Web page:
Nigel Short began his chess career as a bona fide prodigy. He defeated Korchnoi in a simul at the age of 10. In 1977 at the age of 12 he became by far the youngest ever participant in the British Chess Championship. When Nigel was 14, he became British Champion (tied with John Nunn).

During the FIDE candidates matches, when Garry Kasparov was asked who the challenger would likely be, he made the glib answer: “It will be Short and it will be short!” As predicted, Short earned the right to play Kasparov, by beating Speelman 5½ to 4½, Gelfand 5 to 3, Karpov 6 to 4 and Timman 7½ to 5½.

Unhappy with the bidding process to select the site for the match, FIDE’s lack of consultation with the players, and the 20% cut of the prize fund going to FIDE, Kasparov and Short made the historic decision to play the title match outside of FIDE’s jurisdiction. A new organization called the PCA (Professional Chess Association) was formed for the marketing and organization of the championship match. FIDE reacted by stripping Kasparov of his title and holding its own championship match, Karpov-Timman 1993, to be played concurrent with the Kasparov-Short match.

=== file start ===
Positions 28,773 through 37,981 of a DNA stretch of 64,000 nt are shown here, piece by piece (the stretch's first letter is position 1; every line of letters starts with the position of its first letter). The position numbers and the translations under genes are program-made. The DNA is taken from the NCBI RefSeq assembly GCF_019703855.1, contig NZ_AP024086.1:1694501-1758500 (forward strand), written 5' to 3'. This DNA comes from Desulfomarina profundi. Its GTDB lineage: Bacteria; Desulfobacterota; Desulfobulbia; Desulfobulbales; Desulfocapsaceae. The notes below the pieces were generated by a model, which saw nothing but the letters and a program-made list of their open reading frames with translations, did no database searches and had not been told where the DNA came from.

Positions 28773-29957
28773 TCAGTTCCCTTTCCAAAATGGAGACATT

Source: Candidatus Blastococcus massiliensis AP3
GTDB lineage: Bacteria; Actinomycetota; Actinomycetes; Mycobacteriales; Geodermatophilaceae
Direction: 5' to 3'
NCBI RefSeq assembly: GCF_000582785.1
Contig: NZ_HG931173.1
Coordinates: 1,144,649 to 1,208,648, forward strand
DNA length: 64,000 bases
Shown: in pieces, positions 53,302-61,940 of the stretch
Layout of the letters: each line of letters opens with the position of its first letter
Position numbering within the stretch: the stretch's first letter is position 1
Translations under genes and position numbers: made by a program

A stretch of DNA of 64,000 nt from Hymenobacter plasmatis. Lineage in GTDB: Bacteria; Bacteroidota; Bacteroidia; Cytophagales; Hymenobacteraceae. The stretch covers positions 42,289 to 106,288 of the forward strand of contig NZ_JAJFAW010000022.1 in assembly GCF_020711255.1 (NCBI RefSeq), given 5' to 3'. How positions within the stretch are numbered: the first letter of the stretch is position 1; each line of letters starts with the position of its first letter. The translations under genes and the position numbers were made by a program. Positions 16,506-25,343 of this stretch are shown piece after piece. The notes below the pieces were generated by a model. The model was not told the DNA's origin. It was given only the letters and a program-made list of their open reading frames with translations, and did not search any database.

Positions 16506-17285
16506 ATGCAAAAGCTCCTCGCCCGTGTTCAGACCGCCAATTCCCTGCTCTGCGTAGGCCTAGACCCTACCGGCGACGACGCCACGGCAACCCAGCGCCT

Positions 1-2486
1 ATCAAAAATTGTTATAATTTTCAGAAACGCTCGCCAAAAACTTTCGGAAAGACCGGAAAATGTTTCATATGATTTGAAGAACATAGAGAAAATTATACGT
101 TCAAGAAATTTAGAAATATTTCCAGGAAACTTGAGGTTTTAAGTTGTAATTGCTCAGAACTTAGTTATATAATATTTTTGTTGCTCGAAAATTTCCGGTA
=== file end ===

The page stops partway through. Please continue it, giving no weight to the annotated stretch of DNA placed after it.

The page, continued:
The Times of London newspaper sponsored the event, dubbing it “The Times World Chess Championship.” It was played in the heart of London at the Savoy Theater, a short distance from Trafalgar Square and across the street from Simpson’s-on-the-Strand, a famous chess center during the mid-1800s. It was estimated that as many as one million viewers watched the first few games on television.[1]

The match was itself was a lopsided victory for Kasparov. The match started tragically for Short, who lost on time in a superior position. Although the games were very hard fought and exciting, Kasparov opened up a big early lead and won comfortably.

With a final score of 12½ to 7½, Garry Kasparov became the PCA Chess Champion–however, he was recognised by the world as the one true World Chess Champion.

Kasparov vs Short, 1993
London, England


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